President McRobbie, professors Carmines and Sanders elected to American Academy of Arts and Sciences
Indiana University President Michael A. McRobbie is one of three Indiana University faculty members to be elected a member of the American Academy of Arts and Sciences for 2012. McRobbie, who became IU's 18th president in July 2007, is the first sitting president of the university to be elected to the prestigious academy, whose members include some of the world's most accomplished leaders from academia, business, public affairs, and humanities and the arts.
Also elected from IU were Scott Russell Sanders, novelist, essayist and Distinguished Professor of English Emeritus; and Edward G. Carmines, Warner O. Chapman Professor and Rudy Professor of political science. Both are faculty members in the College of Arts and Sciences at IU Bloomington.
McRobbie, a native of Australia, joined Indiana University in 1997 as the university's first vice president for information technology. He also served as vice president for research and IU Bloomington interim provost before becoming president. He holds faculty appointments in computer science, philosophy, cognitive science, informatics, library and information science, and computer technology, and has been an active researcher in information technology and logic.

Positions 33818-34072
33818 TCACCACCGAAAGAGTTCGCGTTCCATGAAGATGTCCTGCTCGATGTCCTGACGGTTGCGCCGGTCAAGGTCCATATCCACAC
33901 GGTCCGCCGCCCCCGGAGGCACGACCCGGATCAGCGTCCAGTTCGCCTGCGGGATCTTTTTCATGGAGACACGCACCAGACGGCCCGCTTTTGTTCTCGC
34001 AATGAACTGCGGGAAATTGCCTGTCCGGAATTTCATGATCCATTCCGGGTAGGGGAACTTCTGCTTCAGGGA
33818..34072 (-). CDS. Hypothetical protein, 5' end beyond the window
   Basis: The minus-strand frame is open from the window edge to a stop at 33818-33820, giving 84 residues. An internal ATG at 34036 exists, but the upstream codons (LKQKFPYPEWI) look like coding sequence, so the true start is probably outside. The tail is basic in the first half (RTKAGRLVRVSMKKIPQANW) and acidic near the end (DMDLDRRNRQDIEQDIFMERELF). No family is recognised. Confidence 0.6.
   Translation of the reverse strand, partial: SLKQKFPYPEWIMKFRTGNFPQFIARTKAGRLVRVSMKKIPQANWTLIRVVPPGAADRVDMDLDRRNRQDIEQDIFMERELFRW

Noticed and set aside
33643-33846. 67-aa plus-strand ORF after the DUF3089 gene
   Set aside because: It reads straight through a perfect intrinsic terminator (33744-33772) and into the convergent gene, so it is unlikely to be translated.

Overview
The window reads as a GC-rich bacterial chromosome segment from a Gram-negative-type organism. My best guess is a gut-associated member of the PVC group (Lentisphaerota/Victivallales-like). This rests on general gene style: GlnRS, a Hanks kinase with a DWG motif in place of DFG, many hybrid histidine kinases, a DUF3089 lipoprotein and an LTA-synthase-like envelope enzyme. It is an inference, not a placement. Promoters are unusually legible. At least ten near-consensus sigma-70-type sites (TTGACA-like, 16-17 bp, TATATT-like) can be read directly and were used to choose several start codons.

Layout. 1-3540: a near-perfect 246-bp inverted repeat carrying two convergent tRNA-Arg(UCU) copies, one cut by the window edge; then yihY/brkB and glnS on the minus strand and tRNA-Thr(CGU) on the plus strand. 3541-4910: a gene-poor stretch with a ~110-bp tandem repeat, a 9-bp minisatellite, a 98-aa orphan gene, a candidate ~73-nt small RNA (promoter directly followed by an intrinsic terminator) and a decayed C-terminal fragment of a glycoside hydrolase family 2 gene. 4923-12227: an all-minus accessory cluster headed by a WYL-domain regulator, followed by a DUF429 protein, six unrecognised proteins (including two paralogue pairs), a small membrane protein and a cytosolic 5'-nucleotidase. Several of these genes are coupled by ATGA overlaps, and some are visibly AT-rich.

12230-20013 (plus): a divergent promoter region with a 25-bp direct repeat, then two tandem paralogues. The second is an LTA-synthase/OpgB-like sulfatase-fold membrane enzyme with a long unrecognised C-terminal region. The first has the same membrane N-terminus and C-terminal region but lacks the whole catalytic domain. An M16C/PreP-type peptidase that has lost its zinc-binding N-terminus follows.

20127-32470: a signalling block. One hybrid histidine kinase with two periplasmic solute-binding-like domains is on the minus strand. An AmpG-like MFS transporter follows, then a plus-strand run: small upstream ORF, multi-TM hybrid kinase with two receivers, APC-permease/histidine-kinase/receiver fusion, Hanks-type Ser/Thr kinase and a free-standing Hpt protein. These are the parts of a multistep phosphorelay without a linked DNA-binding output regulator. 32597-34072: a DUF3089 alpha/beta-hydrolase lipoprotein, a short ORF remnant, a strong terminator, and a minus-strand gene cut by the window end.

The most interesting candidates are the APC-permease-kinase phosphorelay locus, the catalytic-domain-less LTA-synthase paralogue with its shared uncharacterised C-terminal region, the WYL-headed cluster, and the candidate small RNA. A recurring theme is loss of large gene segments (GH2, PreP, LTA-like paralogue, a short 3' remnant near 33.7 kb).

"President McRobbie's election to the prestigious American Academy of Arts and Sciences is a fitting acknowledgment of his scholarly accomplishments and, equally important, his vigorous support of quality research at Indiana University. I can think of no one more deserving of this honor than this scholar, teacher and educational leader," said Bruce Cole, a member of the IU Board of Trustees and former chairman of the National Endowment for the Humanities and IU Bloomington Distinguished Professor of art history and professor of comparative literature.
McRobbie is the fourth Indiana University president to be elected to the American Academy of Arts and Sciences. The previous three, John Merle Coulter (1891-93), Herman B Wells (1938-62) and Thomas Ehrlich (1987-94) were all elected after their terms as IU president.